It just came to me that I never told you all about my pizza tour in New York City...What was I thinking?!!
As you might remember, I went to New York City to celebrate my birthday and tour of all the famous (and not so famous) pizza joints. The whole experience was very eye opening and fun for me and Amy. So here's how it all went down...
Amy went took the train to NY early to visit with her sister and niece and go to her niece's graduation where she met Aida Turturro and nearly shit herself. On my way up on Thursday, I researched all of the great pizza places in New York and I had an entire game plan by the time the 2 hour train ride was done. One bad thing though, I found out from SliceNy.com that Di Fara's, the primary pizza place I wanted to visit, was closed due to a health code violation. Mother F-er!
Ok...minor setback, but there are plenty of awesome places left to visit. I got off the train and took a cab to the Lower East Side hotel to meet Amy and a friend of hers at a little wine bar at the corner of Ludlow and Rivington with really overpriced wine by the glass (they also didn't know how to keep their red wines at the right temperature). We chatted for a while, but the entire time I was thinking about pizza, Googling on my phone to see where the closest pizza joint was. Gah! Me. Freak.
We went back to the hotel and Amy passed out on the bed. I sat there a while watching TV, but at 1 AM, I was still thinking about where the closest pizza place was. With Amy asleep, I headed out. I just started walking around, with no idea where I was going and about a block or two away, I came across a place called Rocket Joe's. It was open, I was hungry, and the pizza looked pretty decent. Good enough. I ordered a plain and a pepperoni slice, the pepperoni slice rocked my world. Ok, so looking back, it wasn't nearly the best slice of pizza I had the whole weekend, but at the time, dear God, it was just what I needed! Greasy, drippy (especially the pepperoni slice), and...a sesame seed coated crust??! Ok, so it made up for the lack of flavor in the crust, but seriously, this totally hit the spot.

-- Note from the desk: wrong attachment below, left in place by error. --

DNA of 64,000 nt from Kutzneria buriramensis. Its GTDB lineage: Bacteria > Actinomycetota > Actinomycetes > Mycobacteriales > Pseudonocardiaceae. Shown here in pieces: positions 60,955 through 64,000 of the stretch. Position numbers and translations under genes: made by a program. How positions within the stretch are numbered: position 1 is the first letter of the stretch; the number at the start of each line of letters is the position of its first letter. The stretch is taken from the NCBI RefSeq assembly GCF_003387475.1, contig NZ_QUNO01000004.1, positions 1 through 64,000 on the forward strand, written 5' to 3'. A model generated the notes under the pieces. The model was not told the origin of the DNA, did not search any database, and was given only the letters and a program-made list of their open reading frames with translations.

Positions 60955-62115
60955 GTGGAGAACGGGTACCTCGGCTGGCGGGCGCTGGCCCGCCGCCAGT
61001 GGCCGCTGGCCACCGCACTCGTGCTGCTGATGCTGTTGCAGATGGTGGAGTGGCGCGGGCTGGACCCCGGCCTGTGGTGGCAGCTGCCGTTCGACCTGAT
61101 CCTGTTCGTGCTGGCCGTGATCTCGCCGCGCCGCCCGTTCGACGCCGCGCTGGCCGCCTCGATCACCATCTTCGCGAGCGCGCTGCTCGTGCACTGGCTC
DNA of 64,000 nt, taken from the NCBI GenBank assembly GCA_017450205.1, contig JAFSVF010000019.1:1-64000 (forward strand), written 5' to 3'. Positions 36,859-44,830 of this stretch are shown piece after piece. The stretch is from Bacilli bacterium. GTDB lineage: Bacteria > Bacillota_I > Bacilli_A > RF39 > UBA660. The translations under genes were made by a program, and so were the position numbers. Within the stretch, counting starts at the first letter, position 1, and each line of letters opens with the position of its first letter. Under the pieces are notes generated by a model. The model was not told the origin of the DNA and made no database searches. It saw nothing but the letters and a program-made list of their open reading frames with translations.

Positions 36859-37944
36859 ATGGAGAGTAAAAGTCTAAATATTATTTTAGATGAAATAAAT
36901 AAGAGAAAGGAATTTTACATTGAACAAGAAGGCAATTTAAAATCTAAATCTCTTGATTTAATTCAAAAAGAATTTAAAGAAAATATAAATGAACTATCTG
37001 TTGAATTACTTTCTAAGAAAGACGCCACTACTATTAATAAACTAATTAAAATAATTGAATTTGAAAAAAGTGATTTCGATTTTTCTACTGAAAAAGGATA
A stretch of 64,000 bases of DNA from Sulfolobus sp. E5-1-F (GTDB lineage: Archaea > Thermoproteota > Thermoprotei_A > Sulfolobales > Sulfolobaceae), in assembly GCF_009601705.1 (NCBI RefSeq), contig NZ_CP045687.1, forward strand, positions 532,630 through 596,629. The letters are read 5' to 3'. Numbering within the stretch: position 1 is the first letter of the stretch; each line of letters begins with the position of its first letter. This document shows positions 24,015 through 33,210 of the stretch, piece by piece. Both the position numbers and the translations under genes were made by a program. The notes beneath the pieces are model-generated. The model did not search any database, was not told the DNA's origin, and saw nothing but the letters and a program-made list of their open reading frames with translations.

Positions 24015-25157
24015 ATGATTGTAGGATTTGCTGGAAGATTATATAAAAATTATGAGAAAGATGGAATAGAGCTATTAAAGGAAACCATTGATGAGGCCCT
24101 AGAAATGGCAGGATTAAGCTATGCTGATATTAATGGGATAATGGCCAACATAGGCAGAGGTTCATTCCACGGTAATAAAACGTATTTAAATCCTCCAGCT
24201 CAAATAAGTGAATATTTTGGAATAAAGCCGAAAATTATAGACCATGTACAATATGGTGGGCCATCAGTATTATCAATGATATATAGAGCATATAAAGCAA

Like Amy, I pass out after devouring the 2 slices of pizza. I should've ordered 4.
Morning comes way too soon. We skip the continental breakfast at the hotel and head for Lombardi's in Little Italy (all three square blocks of what's left of it) at about 10:30 AM where we order a whole margherita, but only finish a couple slices of it to save room for later. Looking back, Lombardi's pizza wasn't the most memorable. While it it was better than what I'd eaten the night before, with nice salty sauce, fresh mozzarella, the crust was fairly dense. But, there were better things to come...